God knows how many millions of dollars and hours of manpower went into making and remaking Geostorm but it turns out to have been all…
Kartemquin and Gordon Quinn are national treasures. The work they have been doing on behalf of this nation for fifty years helps make it great. These are not just films. They are capsules of humanity that touch hearts and change minds. Matt Fagerholm's interview with Gordon Quinn illustrates why he is still going strong. Join us in celebrating them on June 24th in Chicago. Click here for tickets.—Chaz Ebert
WHEN I SAW Joanna Rudnick's documentary short, "On Beauty," at the Midwest Independent Film Festival last year, I hailed it as "a masterful example of how cinema can serve as a humanizing force in the world." The same could be said of every single film made by Kartemquin Films over its extraordinary half-century-long legacy. This Chicago-based, non-profit production company has made such vital documentaries as Steve James' Oscar-nominated "Hoop Dreams" (1994), David E. Simpson's riveting look at the complexities of conservation, "Milking the Rhino" (2008), Bill Siegel's definitive portrait of the titular boxing legend, "The Trials of Muhammad Ali" (2013), and last year's essential six-part series on our nation's underpaid citizens, "Hard Earned," which was broadcast on Al Jazzera America. A vital creative force behind all of these projects is Kartemquin's co-founder and Artistic Director, Gordon Quinn, recipient of the International Documentary Association's 2015 Career Achievement Award, as well as CIMMfest’s 2016 BAADASSSSS Award.
A week prior to Kartemquin's 50th Anniversary Gala scheduled for Friday, June 24th, Quinn spoke with RogerEbert.com about his company's evolving identity, its triumphant battle over fair use rights and the ways in which cinema can create social change.
Reflecting on Kartemquin’s legacy, it appears that the Vietnam War played a crucial role in forging the company’s signature fusion of art and activism.
You’re definitely on the right track. The three founders—Gerald Temaner, Stan Karter and myself—all came out of the University of Chicago. We were very excited by the early vérité films that we had seen. When I saw Richard Leacock and Joyce Chopra’s “Happy Mother’s Day,” I realized that was the kind of film I wanted to make. There was no film production at the University of Chicago back then, and we had a fairly intellectual take on things. We thought that we could begin making films in conjunction with the university, and that never really worked out. Our idea of holding a mirror up to society was detailed in our paper, “Cinematic Social Inquiry.” When you show a film, everything that was in the image you recorded is still there, and people will see things in them that you never saw. We purposely made our first film, “Home For Life,” in a very well-run home for the aged, because we felt that if you look at a good institution, you will see what the larger social problems are, rather than merely looking at the specific scandals at the location. The film was very successful, but it was used primarily within the nursing home industry to illustrate how to make the institutions better.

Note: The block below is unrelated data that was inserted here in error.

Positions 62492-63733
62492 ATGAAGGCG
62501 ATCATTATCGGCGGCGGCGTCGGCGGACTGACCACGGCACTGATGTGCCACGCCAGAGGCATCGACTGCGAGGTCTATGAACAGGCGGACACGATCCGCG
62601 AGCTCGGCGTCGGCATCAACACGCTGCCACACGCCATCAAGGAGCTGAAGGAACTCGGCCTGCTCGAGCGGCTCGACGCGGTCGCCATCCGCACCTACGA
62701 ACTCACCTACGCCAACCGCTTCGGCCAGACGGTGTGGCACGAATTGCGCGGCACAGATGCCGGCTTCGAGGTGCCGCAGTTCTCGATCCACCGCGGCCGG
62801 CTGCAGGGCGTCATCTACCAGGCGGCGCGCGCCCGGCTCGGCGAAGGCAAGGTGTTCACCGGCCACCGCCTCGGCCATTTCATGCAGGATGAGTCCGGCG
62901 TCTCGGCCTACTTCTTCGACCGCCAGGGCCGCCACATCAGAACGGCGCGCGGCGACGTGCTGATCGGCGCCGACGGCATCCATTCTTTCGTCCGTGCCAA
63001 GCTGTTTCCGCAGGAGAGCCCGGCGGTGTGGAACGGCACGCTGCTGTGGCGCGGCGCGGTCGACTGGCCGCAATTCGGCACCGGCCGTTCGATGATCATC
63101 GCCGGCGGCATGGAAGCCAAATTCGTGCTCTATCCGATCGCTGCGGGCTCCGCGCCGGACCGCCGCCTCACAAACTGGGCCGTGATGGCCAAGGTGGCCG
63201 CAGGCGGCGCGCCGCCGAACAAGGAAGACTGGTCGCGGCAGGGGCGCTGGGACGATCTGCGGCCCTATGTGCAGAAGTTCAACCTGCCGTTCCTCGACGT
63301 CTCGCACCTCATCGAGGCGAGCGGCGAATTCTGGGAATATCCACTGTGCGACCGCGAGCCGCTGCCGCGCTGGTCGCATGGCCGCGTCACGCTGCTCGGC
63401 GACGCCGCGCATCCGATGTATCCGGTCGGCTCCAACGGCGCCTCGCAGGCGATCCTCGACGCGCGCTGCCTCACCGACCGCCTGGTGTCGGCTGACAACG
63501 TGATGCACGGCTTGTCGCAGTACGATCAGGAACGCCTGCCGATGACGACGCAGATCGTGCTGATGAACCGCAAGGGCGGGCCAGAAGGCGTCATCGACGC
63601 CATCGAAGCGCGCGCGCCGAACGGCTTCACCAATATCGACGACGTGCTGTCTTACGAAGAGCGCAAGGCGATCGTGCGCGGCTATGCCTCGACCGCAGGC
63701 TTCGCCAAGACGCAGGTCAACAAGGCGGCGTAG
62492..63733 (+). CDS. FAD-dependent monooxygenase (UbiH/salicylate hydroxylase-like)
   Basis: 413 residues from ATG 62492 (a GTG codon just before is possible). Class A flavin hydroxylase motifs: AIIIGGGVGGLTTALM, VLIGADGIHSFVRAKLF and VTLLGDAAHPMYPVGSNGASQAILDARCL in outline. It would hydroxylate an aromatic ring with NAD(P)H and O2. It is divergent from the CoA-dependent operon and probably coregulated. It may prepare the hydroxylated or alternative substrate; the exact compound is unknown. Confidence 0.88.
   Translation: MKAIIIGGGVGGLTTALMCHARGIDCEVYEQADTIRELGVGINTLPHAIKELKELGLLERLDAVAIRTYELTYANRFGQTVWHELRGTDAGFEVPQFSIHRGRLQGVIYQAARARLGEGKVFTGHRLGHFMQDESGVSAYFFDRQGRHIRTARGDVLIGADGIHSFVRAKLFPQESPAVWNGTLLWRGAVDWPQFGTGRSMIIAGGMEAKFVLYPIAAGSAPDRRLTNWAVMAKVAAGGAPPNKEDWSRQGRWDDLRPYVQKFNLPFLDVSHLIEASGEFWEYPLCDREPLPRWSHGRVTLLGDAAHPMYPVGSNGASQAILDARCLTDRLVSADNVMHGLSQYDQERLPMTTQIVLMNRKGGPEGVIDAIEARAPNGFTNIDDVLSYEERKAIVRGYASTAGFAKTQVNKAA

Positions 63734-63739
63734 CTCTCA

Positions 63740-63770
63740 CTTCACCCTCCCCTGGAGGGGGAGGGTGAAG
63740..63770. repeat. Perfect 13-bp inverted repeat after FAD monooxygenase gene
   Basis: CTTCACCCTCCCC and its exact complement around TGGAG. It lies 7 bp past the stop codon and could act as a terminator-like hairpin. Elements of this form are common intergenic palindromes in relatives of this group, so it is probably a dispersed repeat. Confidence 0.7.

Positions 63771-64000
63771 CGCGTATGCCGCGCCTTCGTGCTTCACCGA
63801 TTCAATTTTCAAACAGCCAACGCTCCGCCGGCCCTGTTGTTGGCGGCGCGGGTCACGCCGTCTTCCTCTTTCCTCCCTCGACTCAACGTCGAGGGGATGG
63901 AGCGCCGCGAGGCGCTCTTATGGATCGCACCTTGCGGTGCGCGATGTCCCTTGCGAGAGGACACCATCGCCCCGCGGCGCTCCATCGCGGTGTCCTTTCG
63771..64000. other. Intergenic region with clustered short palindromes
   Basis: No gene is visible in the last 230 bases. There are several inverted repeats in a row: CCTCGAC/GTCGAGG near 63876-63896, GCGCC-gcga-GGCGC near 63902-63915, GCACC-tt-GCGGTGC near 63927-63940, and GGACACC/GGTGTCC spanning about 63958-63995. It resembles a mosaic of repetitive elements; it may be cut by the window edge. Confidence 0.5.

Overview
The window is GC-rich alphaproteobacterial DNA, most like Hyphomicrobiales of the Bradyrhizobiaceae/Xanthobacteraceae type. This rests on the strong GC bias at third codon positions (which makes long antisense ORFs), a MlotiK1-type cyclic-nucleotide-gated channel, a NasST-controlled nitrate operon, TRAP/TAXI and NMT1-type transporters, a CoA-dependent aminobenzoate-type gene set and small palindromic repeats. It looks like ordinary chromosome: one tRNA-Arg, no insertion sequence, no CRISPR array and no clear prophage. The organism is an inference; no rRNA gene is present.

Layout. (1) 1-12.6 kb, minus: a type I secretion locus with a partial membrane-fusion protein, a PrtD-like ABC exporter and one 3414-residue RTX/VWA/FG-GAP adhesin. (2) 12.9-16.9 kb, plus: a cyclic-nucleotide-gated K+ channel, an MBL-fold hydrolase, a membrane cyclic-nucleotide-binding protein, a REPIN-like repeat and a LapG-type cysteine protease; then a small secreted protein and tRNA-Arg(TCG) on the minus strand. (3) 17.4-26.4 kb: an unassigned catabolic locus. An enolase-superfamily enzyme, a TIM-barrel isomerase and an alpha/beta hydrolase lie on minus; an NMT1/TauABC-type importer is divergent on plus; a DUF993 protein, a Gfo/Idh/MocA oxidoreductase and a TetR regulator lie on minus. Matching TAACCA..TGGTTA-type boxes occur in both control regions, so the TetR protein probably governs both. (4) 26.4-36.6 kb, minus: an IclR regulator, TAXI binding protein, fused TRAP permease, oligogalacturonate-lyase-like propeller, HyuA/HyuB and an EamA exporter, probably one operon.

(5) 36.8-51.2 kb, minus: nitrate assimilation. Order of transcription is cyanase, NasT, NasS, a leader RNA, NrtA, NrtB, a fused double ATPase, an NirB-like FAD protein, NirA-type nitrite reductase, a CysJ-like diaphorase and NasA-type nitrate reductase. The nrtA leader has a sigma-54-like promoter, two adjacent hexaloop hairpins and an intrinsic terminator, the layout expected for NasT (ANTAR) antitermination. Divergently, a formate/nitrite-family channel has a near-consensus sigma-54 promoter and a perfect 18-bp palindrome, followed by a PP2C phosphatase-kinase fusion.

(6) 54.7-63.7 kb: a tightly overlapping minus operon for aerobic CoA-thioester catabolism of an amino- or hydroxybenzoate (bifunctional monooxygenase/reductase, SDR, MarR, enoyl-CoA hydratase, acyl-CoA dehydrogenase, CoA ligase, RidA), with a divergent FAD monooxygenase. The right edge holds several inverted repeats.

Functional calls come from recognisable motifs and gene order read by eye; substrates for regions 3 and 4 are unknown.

As you said, it was the 60s, and there was a lot of social activism at the time. We had been involved in the civil-rights movement, and that’s where we initially got politicized. I’m working on a project now that my colleagues and I had filmed back when we were students, “’63 Boycott,” before Kartemquin was created. When we realized things weren’t going to happen with the university, we moved to a building in Lincoln Park that a whole bunch of us had bought together, and people started coming around. Jenny Rohrer and Sue Davenport had started a film at Columbia College and they were from the Women’s Liberation Union and the Women’s Health Movement. They were making a film about the struggle to save the Chicago Maternity Center, which was in danger of being closed down, so they brought that to me. By then, Jerry Blumenthal, who is also one of the founders, had joined us, as did Richard Schmiechen, who went on to produce “The Times of Harvey Milk.” So we had a mixture of people. Some had been doing union organizing or were teachers. Many of them were connected with various movements, particularly the women’s movement. We also had people like Richard who came with an actual film background, and we sort of morphed into the collective.